The grip in BeamNG (Rant-ish)

I want to address my biggest gripe with BeamNG. No matter what you do in Automation your BeamNG car will usually perform worse in a straight line which is something that doesn’t bother me anymore since it’s not as big of an issue as the understeering off the road at regular road speeds.

This low grip also means that the wheelspin you think you tuned out in Automation is usually there in spades ready to screw you over. I’ve tried the game both with my wheel and my controller and it’s always as bad. It’s not normal for a light-ish car with decent handling and with regular 205/15 tyres to have them squeal like a pig when you try to take a regular road turn at regular speeds (Even more unusual when you actually have a grippy car in Automation and it still behaves like this).

I understand that this is most likely less of an Automation issue and more of a BeamNG issue but it really irks me and it seems like no one else has this issue.

This is the result of me setting the cruise control to 35-ish MPH and attempting to just drive normally (Ignore the potato settings).

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can you please post the corresponding .car file for reference?
there may be something going wrong with how the car is set up

i do agree with the top speed issue, but most cars i make corner the way i expect them to according to the graphs

The car works fine it’s just that grip is underwhelming when the car gets exported, the rest of the handling behaves like I expect it to.

if you are talking longitudinal grip (acceleration and braking), i agree

for lateral grip (turning) i see no problem really

From my understanding the way in which beam calculates wheelspin/grip is also very different from automation and therefore figures aren’t 100% transferable.

Beam calculates wheelspin and wheel slippage based off of 3 main values:

Static friction coefficient - how much resistance exists when not sliding
Sliding friction coefficient - how much resistance exists when sliding
Stribeck veliocity - the rate in which beam moves between to two at the start/end of a slide

Each type of surface within a map (to a point) has unique values for each of these and they can be map specific (most if not all default Beam maps use default values).

From what I have played with and speaking to people who know way more about this area than I do the modelling isn’t hugely inaccurate in Beam, it might be a little on the low friction side (which gives the under steer effect) but this can easily be overcome with a change in driving style as Beam also cares about weight transfer which other driving games don’t always as much.

Also bare in mind the corner you’ve shown isn’t one you’d take hugely quick IRL.


I agree with this, it’s effectively a T-junction coming on to an A road, it’s a corner I’d expect IRL to have chevrons and a limit no higher than 40, but probably 30.

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You didn’t mention probably the single biggest property of the tyres most likely to affect it given Beam’s modelling: the tyre profile. Also mentioning the year and the grade of tyre (which corresponds to grip coefficient) would be helpful.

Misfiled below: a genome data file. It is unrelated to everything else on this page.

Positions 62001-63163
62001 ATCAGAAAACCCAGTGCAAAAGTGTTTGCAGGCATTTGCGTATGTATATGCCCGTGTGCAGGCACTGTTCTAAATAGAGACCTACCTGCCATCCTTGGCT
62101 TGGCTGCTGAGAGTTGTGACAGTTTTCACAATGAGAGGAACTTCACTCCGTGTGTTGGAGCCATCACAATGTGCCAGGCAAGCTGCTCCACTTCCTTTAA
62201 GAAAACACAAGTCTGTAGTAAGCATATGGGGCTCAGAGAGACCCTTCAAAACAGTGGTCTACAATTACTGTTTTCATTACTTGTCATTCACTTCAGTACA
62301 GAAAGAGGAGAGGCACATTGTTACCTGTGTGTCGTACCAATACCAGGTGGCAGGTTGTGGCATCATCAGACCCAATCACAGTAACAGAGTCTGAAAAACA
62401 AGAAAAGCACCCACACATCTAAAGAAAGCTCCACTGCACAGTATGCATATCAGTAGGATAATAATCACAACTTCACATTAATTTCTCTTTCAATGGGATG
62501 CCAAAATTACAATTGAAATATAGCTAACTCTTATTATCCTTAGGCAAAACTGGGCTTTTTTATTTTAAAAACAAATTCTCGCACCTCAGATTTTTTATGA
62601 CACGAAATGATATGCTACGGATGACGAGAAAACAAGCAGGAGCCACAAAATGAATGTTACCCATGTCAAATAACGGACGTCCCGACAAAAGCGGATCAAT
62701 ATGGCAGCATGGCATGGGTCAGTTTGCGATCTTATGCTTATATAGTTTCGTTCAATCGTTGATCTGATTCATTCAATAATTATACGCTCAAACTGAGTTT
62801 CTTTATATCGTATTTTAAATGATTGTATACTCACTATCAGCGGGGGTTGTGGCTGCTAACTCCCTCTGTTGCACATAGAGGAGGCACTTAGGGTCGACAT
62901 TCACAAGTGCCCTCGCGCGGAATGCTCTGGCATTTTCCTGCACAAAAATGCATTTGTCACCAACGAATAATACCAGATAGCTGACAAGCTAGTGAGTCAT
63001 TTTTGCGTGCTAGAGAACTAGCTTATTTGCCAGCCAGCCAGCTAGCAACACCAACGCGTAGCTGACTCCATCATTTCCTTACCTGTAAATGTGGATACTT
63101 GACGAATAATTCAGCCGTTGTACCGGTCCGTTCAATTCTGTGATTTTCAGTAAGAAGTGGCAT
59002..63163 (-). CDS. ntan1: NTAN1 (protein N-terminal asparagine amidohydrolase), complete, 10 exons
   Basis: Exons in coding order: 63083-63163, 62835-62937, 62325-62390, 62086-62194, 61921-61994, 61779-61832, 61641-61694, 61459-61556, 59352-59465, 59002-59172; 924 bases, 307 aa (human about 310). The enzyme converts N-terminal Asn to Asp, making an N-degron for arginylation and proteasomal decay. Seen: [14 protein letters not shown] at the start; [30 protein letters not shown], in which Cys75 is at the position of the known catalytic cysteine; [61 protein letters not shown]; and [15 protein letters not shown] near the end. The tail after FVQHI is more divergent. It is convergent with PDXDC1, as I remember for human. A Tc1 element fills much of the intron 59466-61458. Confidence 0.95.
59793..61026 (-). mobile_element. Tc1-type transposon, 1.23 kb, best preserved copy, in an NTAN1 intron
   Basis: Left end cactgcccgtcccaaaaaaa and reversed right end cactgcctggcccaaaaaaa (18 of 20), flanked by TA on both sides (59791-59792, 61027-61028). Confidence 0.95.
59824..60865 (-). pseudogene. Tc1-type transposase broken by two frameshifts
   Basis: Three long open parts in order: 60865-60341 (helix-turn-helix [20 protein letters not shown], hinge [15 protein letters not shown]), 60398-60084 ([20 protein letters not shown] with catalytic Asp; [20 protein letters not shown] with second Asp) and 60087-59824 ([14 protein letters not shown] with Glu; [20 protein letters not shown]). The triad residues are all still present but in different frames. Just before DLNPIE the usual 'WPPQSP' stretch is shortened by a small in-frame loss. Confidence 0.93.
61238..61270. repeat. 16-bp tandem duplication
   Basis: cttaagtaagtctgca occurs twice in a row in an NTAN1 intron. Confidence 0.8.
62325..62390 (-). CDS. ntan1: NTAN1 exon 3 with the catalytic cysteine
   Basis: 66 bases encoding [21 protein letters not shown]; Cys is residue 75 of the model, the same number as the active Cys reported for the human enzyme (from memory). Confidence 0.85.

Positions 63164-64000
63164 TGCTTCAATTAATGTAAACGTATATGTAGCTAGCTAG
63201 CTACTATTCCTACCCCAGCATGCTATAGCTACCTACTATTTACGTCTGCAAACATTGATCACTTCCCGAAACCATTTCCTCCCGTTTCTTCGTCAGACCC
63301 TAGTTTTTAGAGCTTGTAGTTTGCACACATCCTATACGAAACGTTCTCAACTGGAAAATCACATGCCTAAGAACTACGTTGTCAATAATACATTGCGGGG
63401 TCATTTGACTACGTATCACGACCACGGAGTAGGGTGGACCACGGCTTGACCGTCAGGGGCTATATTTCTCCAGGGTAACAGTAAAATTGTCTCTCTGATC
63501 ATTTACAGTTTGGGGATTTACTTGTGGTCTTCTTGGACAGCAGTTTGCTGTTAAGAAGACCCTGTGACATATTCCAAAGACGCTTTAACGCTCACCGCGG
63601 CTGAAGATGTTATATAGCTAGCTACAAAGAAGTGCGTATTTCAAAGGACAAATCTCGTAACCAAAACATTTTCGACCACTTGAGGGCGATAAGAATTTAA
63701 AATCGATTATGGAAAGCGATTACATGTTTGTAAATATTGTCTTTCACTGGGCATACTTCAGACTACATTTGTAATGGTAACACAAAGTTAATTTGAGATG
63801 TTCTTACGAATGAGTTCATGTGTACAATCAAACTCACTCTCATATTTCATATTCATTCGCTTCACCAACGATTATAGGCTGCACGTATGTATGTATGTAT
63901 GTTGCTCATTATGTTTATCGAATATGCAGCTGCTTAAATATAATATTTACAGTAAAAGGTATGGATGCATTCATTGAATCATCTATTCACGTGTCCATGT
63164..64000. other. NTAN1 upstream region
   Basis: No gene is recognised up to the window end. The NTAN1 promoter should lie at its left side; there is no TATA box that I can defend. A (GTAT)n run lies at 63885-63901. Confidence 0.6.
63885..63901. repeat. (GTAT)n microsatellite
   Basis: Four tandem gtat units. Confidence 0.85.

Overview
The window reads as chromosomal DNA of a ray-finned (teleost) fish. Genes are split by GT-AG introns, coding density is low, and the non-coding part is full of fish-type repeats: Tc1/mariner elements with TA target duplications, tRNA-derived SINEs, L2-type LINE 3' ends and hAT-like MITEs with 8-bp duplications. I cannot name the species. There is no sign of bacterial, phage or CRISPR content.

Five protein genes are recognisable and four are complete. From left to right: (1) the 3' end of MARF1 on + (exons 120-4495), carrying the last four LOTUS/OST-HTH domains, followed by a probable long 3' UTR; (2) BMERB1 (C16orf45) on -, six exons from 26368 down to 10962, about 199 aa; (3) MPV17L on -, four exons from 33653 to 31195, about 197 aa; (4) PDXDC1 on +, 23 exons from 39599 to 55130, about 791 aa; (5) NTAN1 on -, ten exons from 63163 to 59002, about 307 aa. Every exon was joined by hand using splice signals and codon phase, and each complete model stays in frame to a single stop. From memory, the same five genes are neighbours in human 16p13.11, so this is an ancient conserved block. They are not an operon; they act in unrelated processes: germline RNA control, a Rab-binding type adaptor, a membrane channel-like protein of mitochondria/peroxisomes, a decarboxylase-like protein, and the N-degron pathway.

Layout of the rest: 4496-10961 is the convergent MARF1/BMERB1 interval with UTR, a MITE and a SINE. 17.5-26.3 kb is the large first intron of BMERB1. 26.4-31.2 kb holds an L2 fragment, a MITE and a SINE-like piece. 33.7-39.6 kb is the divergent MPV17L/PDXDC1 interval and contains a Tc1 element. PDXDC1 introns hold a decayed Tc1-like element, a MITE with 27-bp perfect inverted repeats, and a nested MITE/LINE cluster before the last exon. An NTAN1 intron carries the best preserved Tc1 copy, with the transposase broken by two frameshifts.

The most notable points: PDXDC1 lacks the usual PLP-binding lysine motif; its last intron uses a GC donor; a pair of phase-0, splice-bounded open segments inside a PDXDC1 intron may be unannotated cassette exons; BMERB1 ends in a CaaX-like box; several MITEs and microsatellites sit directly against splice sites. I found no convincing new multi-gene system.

This said, I generally agree that at low speeds, the overall grip for tyres can be a touch on the low side and the handling is sometimes “lumpy” because the body shakes more than it should or the tyres have less beams than it could. That’s what it ultimately boils down to: in normal deformation conditions the contact patch doesn’t really seem to be as high as it could be, which I tend to compensate for by simply upgrading the tyre slightly if it really needs it.


beamng exported car suffer from weak joints where the tires are attached, so that under any kind of loading (high speed bump, heavy cornering, lot of power being applied by brakes or engines) the wheel join bends and that carefully constructed suspension geometry and weight balance from automation gets thrown out of the window.

that said if you tune a car for sportiness it indeed does lose up the rear in corner, so not everything drives like a understeery brick and some cars do can get very lively - which makes me think there’s something else in the setup that’s causing the issue.

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@LoSboccacc That is an interesting point, but wouldn’t the deformation have the same strength effect at lower speeds where you get as high cornering Gs? For all but the most extreme cars there is not much load difference between low speed cornering at the limit and the same thing at high speeds.

@Killrob of course! here’s a sample

it doesn’t happen necessarily with the same strength because the physic tick covers a larger distance at higher speed, resulting in larger punctual forces.

however you can see it on low speed if you push a car hard enough

(note in second half of the video, where the rim is visible, the whole rim is moving, it’s not just the tire deforming and regaining grip)